Harare: A month-long standoff between Zimbabwe's political parties over the implementation of a power-sharing deal appeared to be at an end on Thursday, with sources saying President Robert Mugabe and his arch-rival Morgan Tsvangirai had agreed on the composition of a unity government.
"An acceptable compromise has been reached," a senior official from Tsvangirai's Movement for Democratic Change (MDC) said on condition of anonymity, while leaving the talks at an hotel in Harare.
A senior source within Mugabe's Zanu-PF also said three days of marathon talks brokered by former South African president Thabo Mbeki had ended successfully, without giving details.
POWER SHARING DEAL: Three days of marathon talks brokered by former SA president Thabo Mbeki had ended successfully.
In a further indication that the impasse had been resolved South African radio quoted Zimbabwean sources as saying that Tsvangirai would be sworn in as prime minister Friday.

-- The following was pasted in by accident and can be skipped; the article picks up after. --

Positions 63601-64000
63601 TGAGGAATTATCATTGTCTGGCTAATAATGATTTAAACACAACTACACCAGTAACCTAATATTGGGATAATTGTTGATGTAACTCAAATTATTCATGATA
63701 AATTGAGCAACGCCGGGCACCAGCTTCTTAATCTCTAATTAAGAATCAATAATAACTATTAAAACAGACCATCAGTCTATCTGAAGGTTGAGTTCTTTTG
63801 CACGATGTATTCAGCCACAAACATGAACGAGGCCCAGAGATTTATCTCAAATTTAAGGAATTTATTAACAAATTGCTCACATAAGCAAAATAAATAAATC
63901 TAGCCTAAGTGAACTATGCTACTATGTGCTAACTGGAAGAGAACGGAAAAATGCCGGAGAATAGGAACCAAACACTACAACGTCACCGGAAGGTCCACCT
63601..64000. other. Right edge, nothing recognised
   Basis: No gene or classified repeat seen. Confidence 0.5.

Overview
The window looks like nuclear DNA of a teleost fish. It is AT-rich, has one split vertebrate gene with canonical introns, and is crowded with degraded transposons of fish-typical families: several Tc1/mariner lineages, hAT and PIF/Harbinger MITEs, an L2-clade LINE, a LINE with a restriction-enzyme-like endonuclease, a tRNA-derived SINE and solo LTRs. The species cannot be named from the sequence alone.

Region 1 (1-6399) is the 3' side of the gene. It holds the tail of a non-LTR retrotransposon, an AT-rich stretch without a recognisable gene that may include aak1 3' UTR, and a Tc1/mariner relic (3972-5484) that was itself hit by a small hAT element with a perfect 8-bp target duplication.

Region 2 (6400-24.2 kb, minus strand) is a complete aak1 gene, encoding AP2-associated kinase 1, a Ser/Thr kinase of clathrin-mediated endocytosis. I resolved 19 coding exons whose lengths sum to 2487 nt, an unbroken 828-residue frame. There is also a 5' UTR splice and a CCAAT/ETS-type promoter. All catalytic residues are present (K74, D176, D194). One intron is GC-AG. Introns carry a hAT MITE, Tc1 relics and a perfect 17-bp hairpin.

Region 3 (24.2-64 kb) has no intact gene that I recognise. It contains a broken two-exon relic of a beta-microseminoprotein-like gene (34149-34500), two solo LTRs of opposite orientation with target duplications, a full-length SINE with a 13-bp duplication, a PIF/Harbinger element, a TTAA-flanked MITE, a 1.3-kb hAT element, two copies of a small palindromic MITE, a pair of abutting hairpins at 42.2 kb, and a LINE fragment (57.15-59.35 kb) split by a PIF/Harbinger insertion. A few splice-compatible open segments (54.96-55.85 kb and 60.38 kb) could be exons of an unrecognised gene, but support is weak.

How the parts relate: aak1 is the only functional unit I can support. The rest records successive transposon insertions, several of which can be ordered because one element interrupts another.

The historic Sep 15 power-sharing deal between Mugabe, Tsvangirai and MDC splinter faction leader Arthur Mutambara had looked to be on the shaky ground earlier this week, amid a bitter dispute over the sharing of cabinet posts between the parties.
At the weekend Mugabe was insisting on holding all the key ministries, prompting Tsvangirai to threaten to pull out of the deal. Tsvangirai's party has the most seats in parliament.
Under the September deal, Zanu-PF and the two MDCs are to share the ministries, with 15 going to Zanu-PF, 13 to Tsvangirai's party and three to Mutambara's.
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